Every young aspiring journalist has one goal in mind, to write something that inspires a change. Being a senior at Mercy College means the world to me, and I have school pride unmatched by anyone on campus. Every semester, I am amazed by the wonderful faculty at Mercy College that not only teaches us, but inspires us as well. The Mercy College student body is also great, as never have I experienced a place where I can be myself around my peers. The students may keep to themselves but they are overall friendly.
The one thing I feel many students can agree on is that the administration puts a damper on some of the great things the school offers. Don’t get me wrong there are great things that the new administration has been able to accomplish, such as raising enrollment and fundraising. They have also spearheaded wonderful innovations and renovations that we have all come to enjoy. However there are places where the administration can make even more improvements, such as their handling of controversy and their support of various student organizations on campus including The Impact News.
In light of the recent scandal on campus, students feel as if Mercy dropped the ball on the situation. Bianca Young, a sophomore studying Psychology, said she had heard about the controversial poster well before the school reached out to her in an email.
“No, I didn’t even notice it. I had no idea they even issued a statement. I thought they were going to turn a blind eye to the situation.”
It was days after the incident that Mercy administrators came out and made a statement to formally inform students of what was happening, a day after News 12 and other sources picked up the story. It sends a message that they may have intended not to notify us at all, and we’re hoping the story would just die as a rumor. Administrators did not immediately condemn the act, and remains tight lipped on the so-called investigation which now involves the Greenburg Police department.
Many students had no idea and heard of the story only after it appeared on the local news.
If Mercy College officials had been the first ones to notify students, they could have turned the negative story into a positive one by showing that they are handling the issue and in control of what goes on in their dorms and on campus. A press conference or meeting could have been scheduled where students could attend and show unify to show that our diverse student body won’t tolerate such heinous acts.
Finally, officials did not ensure students that the poster was indeed a prank, which would have curbed the fears of anxious students. Ladawn, a senior studying health science, who wanted to be identified by first name only, said, “I didn’t know it was a prank, it’s a little bit of a relief that it is. From what I saw on the news, I thought it was real.”
Which is what happens in the media game. Speak up and set the record straight, or have others do it for you.
The Impact News was one of the first to officially report on the story that was later poached by NBC, News 12, and other media outlets, and was the first to mention a police confirmation that the poster was indeed a prank. The story, which blew up overnight, was a big deal for the members of the paper who broke the story – a story which could be a stepping stone for their careers in journalism. This is not the first time members of The Impact Staff have put out incredible stories, and yet the paper is still met with a lack of support.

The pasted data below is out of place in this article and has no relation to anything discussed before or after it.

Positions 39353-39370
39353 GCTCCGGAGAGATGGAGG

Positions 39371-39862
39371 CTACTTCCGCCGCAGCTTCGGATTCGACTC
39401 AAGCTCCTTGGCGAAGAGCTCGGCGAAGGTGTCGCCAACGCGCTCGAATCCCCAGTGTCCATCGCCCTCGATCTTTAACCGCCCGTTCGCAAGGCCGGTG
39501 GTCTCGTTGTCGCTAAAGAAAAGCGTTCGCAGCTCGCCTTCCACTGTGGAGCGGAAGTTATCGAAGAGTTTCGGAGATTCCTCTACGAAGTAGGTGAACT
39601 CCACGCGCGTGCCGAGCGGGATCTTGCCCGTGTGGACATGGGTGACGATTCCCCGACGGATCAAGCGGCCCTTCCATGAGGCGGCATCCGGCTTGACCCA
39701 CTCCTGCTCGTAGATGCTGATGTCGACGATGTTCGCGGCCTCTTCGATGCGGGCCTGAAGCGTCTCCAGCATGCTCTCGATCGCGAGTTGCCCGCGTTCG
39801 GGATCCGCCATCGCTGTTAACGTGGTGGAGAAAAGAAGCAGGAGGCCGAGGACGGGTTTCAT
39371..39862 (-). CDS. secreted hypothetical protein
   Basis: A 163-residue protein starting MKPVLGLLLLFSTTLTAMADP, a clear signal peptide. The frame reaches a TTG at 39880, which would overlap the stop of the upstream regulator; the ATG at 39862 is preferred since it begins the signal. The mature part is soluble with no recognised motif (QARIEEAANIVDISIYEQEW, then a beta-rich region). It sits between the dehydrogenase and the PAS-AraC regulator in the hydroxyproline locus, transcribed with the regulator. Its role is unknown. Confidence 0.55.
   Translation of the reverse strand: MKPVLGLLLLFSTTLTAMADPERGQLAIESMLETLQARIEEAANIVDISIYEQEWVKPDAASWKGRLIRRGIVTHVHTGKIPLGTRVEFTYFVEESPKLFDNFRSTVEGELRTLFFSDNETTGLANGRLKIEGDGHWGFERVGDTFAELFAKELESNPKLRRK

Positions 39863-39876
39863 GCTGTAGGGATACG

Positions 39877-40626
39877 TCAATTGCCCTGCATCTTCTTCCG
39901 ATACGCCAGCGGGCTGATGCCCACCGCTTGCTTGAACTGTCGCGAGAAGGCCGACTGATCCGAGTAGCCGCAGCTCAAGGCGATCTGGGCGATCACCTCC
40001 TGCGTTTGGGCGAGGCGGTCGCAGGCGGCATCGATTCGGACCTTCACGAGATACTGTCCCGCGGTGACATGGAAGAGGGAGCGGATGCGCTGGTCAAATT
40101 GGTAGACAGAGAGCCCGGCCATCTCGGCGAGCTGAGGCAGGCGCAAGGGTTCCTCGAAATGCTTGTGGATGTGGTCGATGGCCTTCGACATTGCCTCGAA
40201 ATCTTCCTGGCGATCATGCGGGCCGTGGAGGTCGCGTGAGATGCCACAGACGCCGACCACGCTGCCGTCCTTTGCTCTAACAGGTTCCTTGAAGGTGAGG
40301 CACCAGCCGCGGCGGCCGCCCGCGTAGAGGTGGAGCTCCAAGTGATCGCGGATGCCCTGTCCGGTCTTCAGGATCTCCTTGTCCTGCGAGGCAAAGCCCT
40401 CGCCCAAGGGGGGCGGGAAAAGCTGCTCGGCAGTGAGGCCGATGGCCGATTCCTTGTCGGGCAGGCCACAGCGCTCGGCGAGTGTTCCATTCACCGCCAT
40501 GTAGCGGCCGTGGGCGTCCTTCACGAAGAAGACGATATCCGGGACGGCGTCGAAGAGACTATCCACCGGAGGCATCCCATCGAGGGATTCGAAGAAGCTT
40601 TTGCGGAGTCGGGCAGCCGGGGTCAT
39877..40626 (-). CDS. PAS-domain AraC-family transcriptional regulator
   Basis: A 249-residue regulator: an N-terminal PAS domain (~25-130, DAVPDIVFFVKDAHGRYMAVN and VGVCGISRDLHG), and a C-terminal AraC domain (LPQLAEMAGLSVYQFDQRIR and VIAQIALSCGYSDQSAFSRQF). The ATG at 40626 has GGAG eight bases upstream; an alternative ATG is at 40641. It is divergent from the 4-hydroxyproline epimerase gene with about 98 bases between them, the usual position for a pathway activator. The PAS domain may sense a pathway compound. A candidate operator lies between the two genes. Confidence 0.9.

It seems as if administrators would prefer for us to write cutesy stories about how great the school is. Fine. Pitch them to us. In fact, many of our issues praise the improvements and advancements made, however, it is our job as aspiring journalists to remain impartial and it is our duty to report the truth at all times. It’s a sad commentary that something as important as the paper receives no acclaim from the administration. We have written various stories about the students’ plight and problems and not once has anyone ever reached out to help them, such as the story on aging out of foster care.
Does the administration of Mercy College even read our paper? The fact is, the staff had to actually have a discussion on whether or not we could put all the facts in the KKK poster story fearing backlash for our advisor and the School of Liberal Arts. When journalists, even aspiring ones such as ourselves, have to sit down and make a tough decision whether or not we can truthfully bring facts to our readers, then there is a major problem.
Unfortunately, because The Impact is not an individual entity, fears like that remain valid. Many students, including myself, had no idea that Mercy College even had a school paper let alone a website. The distribution of the paper is an issue that angers members of the staff because the paper is only readily available in the café on the Dobbs Ferry campus. The newsstands in the library were removed because of aesthetic reasons with staff given no warning or explanation. Issues of the paper have actually been thrown in the trash. The hard work of our staff, along with the money the school has spent to publish the papers seems to be nothing more than garbage, in the eyes of the administration. With this column, that will likely go unnoticed and unanswered by the higher ups at Mercy, I ask that next semester the Impact Staff and Administrators work together to inform, enlighten and unite the study body.
I ask that they ensure us that on whatever we report, that our worry for backlash is unfounded, and that their cooperation will be at the top of their list.